Over the weekend, the Omnibus bill, a 101-page document, was released and it was a bit reminiscent of last year's vetoed bill. Much of what we have been highlighting over the past few weeks was included in the bill, including 10 new mandates.
MSBA has testified on many of these provisions during the first weeks of session. The testimony provided was in support and opposition of bills and remarks on a number of requirements MSBA believes should remain under the jurisdiction of locally elected school boards or at the very least, be fully funded.
MSBA is very proud to share that the six bills seeking to reduce special education paperwork are included in the chair's Omnibus bill. It has been a journey. New Ulm submitted ideas in the interim. MSBA had bills drafted, acquired authors, and provided testimony during committee hearings and to the Omnibus bill. MSBA thanks everyone who helped get the bills to this point through conversations, emails and other support. MSBA will continue to advocate for the bills in the Senate and hope the Senate E-12 Finance and Policy Omnibus bill also includes the bills. Please take a moment to email or call
Sen. Carla Nelson
and encourage her to include the six provisions in the bill -- it is time to make movement in this area.
Other provisions MSBA are encouraged to see:
* Flexibility with pre-Labor Day start date for the next two school years.
* Initiatives to increase the teachers of color in Minnesota; however, we believe some items have costs to implement statewide.
* Expansion of the duties of the dyslexia specialist to better meet the needs of dyslexia students.
* Affirmation of the ability to negotiate teacher retention and protection from unrequested leave of absence (ULA).
* We oppose ECFE and ABE teachers subject to continuing contract.
MSBA has previously provided public testimony on the provisions that we oppose in this bill:
* Any changes to the tiered licensure system before school boards have had the opportunity to work with the new system long enough to bring real data as to the effectiveness of the changes. MSBA has concerns that any changes made to a system that has been in place less than five months would be premature.
* We understand the difficulty the Professional Educator Licensing and Standards Board (PELSB) is experiencing in getting members to fulfill all of the board's responsibilities. We would submit if the board is increased, one or more school board members should be included, as opposed to all teachers.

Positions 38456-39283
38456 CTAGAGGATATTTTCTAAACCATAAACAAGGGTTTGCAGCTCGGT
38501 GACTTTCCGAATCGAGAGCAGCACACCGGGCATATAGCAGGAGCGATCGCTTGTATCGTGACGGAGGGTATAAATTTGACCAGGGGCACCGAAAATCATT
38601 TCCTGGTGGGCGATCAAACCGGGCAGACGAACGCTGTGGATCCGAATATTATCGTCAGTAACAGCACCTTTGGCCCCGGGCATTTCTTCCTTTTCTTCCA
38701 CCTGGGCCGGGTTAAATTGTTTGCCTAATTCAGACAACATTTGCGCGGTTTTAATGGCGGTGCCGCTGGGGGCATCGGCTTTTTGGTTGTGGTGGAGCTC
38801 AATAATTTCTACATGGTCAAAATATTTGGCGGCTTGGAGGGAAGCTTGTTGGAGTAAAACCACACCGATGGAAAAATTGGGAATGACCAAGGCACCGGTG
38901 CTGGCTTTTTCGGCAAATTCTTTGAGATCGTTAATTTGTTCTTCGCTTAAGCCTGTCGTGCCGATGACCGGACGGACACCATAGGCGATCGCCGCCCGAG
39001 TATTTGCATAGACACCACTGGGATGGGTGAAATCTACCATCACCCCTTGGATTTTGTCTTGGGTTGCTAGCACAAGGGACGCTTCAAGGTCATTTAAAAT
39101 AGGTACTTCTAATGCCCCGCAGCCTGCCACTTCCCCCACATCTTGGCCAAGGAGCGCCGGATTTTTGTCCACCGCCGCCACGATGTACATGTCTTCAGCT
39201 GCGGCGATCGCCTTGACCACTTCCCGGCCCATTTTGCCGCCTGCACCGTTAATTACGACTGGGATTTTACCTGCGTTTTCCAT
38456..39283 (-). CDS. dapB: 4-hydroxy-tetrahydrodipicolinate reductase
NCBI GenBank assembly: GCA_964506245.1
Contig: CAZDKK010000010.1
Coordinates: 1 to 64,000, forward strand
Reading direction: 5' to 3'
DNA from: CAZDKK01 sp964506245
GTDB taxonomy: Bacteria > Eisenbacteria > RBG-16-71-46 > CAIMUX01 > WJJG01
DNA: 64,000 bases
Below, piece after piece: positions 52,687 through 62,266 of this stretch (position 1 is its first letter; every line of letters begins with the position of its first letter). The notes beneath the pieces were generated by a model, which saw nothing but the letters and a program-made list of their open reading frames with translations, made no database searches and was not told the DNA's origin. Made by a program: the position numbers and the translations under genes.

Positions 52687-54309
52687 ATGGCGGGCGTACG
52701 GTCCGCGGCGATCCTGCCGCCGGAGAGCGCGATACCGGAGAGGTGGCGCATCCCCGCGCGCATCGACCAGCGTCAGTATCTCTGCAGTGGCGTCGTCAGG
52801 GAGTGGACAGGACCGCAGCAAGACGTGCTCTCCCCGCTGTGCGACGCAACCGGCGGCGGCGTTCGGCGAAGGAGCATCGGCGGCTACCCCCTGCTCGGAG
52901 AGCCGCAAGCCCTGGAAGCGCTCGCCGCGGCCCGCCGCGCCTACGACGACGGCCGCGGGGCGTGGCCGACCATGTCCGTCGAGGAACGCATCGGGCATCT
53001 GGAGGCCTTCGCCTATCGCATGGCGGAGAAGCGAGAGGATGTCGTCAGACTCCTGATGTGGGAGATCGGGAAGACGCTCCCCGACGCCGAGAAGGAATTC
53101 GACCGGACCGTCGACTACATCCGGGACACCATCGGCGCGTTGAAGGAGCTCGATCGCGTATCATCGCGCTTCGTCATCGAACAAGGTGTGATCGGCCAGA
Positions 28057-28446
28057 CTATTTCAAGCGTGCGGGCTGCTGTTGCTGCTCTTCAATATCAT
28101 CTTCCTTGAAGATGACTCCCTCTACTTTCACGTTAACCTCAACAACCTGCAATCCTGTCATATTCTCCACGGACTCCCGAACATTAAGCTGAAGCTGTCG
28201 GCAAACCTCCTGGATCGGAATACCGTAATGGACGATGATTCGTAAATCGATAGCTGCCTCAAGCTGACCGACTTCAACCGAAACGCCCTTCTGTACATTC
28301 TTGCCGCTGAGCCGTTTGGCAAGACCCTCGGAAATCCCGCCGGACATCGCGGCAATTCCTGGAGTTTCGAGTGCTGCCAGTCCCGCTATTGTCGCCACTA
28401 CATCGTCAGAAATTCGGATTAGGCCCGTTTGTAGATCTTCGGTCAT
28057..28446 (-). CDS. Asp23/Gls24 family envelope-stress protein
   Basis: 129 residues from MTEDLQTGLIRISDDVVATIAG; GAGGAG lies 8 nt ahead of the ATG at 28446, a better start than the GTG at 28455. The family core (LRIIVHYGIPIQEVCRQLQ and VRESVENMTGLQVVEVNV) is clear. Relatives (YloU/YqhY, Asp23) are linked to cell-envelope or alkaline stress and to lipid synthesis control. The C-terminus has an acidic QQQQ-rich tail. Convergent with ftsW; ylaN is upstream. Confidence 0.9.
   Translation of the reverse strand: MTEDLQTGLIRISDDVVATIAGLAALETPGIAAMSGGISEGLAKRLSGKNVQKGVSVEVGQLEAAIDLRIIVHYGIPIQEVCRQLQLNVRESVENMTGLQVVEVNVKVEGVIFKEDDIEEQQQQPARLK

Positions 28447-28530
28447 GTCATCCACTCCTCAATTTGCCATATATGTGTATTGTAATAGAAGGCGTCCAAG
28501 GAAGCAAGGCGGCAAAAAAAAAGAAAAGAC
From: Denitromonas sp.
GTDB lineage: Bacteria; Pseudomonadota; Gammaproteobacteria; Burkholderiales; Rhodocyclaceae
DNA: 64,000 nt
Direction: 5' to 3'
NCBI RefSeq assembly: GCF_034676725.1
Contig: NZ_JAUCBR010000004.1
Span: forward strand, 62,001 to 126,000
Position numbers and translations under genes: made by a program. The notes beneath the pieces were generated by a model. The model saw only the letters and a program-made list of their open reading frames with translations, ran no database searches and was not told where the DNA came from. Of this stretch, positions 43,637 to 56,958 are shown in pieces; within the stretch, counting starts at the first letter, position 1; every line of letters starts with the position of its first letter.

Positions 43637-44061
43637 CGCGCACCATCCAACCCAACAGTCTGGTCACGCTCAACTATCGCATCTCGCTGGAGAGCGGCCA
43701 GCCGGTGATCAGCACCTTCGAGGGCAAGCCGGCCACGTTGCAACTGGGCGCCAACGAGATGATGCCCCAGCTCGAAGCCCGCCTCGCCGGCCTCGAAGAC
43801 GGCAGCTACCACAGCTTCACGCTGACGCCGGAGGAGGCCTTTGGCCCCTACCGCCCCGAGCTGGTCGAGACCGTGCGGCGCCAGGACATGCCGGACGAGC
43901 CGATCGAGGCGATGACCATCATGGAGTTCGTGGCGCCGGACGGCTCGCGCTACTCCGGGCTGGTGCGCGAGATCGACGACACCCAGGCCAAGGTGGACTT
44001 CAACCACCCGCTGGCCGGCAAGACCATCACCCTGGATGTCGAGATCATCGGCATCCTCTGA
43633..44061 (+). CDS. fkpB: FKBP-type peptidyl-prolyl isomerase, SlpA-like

* We oppose the reduction of electives -- local school boards are designing high schools to prepare all students for career/college pathways and need the flexibility, at the local level, to continue that work. New course requirements in government and personal finance will cost school districts money. MSBA believe there will be a financial impact and suggests a local fiscal note to help determine the statewide cost.
* Comprehensive sex education should remain a locally determined program and curriculum.
A number of the provisions in the omnibus bill would be considered new or additional requirements:
* Dyslexia screening required -- cost associated with the annual screening.
* Comprehensive sexual health education program and curriculum required.
* Lead in water and radon testing, notification, and remediation required.
* Non-exclusionary disciplinary policies
* Compulsory attendance from age 7 to age 6. One may predict more students would be attending school and districts would be responsible for .4 of the funding.
* New required high school courses in government and personal finance.
* New report listing the number of teachers in a building who hold a Tier 1-4 license.
* A teacher with a Tier 1 or Tier 2 license cannot have the same student in their classroom a second year.
* A school district must adopt and post a policy for student journalism.